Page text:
musings, life lessons & poetry from Theresa Jarosz Alberti

Tag: daughter

Me and Jada Pinkett Smith

I never really thought me and Jada Pinkett Smith had much in common, outside of us both being married to funny, charming, smart and good-looking guys (lucky us!).  But recently, I came across articles about her 12 year old daughter Willow getting a colorful buzz cut and the reaction the media was having towards the haircut, but also their reaction towards Jada-as-Mom, in essence:  “how could you let your daughter do that to herself?”

Here was Jada’s response:

“The question why I would LET Willow cut her hair. First the LET must be challenged. This is a world where women, girls are constantly reminded that they don’t belong to themselves; that their bodies are not their own, nor their power or self-determination. I made a promise to endow my little girl with the power to always know that her body, spirit and her mind are HER domain.

“Willow cut her hair because her beauty, her value, her worth is not measured by the length of her hair. It’s also a statement that claims that even little girls have the RIGHT to own themselves and should not be a slave to even their mother’s deepest insecurities, hopes and desires. Even little girls should not be a slave to the preconceived ideas of what a culture believes a little girl should be.”

WOW.  That one hit me right in the heart.  An audience inside me started clapping and stomping and shouting “yeah!”  I have not always been so strong, but it was apparent to me that me and Jada had something very deep in common.

As parents of young kids, it doesn’t take long to be confronted with the concept that your child is an individual unto themselves.  Sure, as babies they almost seem to be an extension of ourselves, doughy bodies that have basic needs and could really care less whether you dress them in Baby Dior or garage sale hand-me-downs.  They can be just as happy with a pot and a wooden spoon as with some fancy plastic toy.  They don’t have real preferences outside of physical and emotional comfort.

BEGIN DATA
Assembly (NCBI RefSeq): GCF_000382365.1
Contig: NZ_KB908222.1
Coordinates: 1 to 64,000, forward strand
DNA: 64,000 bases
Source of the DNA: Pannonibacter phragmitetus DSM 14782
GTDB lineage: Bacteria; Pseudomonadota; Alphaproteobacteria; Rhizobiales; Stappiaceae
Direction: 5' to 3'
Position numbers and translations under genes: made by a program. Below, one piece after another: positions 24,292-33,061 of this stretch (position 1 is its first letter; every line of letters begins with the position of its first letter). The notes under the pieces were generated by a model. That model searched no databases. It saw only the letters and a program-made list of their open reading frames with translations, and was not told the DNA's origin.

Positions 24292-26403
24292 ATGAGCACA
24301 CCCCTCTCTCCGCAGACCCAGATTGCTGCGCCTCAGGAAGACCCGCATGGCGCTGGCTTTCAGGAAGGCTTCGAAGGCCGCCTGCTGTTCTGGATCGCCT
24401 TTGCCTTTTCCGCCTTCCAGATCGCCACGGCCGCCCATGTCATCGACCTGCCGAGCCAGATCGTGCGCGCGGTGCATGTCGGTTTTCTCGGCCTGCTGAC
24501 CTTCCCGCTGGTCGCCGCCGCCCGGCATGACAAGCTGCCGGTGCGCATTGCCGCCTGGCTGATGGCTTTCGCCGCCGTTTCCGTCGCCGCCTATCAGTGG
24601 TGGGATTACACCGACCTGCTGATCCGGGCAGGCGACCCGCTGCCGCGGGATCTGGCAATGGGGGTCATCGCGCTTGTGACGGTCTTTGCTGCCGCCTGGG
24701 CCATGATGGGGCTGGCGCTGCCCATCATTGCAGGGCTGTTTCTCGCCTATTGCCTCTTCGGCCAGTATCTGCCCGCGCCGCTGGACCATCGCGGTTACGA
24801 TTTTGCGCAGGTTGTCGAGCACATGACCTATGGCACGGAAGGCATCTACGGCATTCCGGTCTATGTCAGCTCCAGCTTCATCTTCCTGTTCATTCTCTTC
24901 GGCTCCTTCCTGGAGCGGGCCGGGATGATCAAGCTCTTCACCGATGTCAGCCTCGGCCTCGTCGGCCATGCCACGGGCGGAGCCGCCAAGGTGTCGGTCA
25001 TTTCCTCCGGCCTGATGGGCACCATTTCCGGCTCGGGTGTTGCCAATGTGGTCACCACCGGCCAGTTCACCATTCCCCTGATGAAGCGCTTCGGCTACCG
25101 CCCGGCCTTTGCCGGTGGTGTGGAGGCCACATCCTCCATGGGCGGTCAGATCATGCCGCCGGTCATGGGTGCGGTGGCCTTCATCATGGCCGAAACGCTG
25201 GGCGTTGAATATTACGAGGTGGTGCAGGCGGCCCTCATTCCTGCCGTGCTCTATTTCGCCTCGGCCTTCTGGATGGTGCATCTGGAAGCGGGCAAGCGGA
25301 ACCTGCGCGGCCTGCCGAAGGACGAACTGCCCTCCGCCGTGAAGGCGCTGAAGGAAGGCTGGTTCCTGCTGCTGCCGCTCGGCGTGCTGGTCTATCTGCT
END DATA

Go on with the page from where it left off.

But sometime as they near the two-year mark, they begin to get it themselves. The “hey! I’m a person, and I want that!”-notion that heralds the phase known as the Terrible Twos.  The kids get it long before the tired parents do.  It’s not terribly convenient when your child starts expressing themself.  Aw, why can’t you just go along with what I say… I’m older and I know better, and it’ll be faster and go more smoothly…  But no go, sorry!  Remember, your toddler’s favorite new word is NO.

I had my own Jada-moment when my daughter was 2 or 3 years old.  She started wanting to dress herself, and we’d be getting ready for pre-school and I’d see her come out dressed in some eclectic ensemble—her pretty purple flowered dress with plaid pants and a red-and-white striped headband and dirty canvas shoes.  Oh dear, I’d think.  I don’t remember if I got it right away, or if I tried to coax her into choosing something different, like “Your pink tights would look so pretty with that dress, are you sure you don’t want to change?”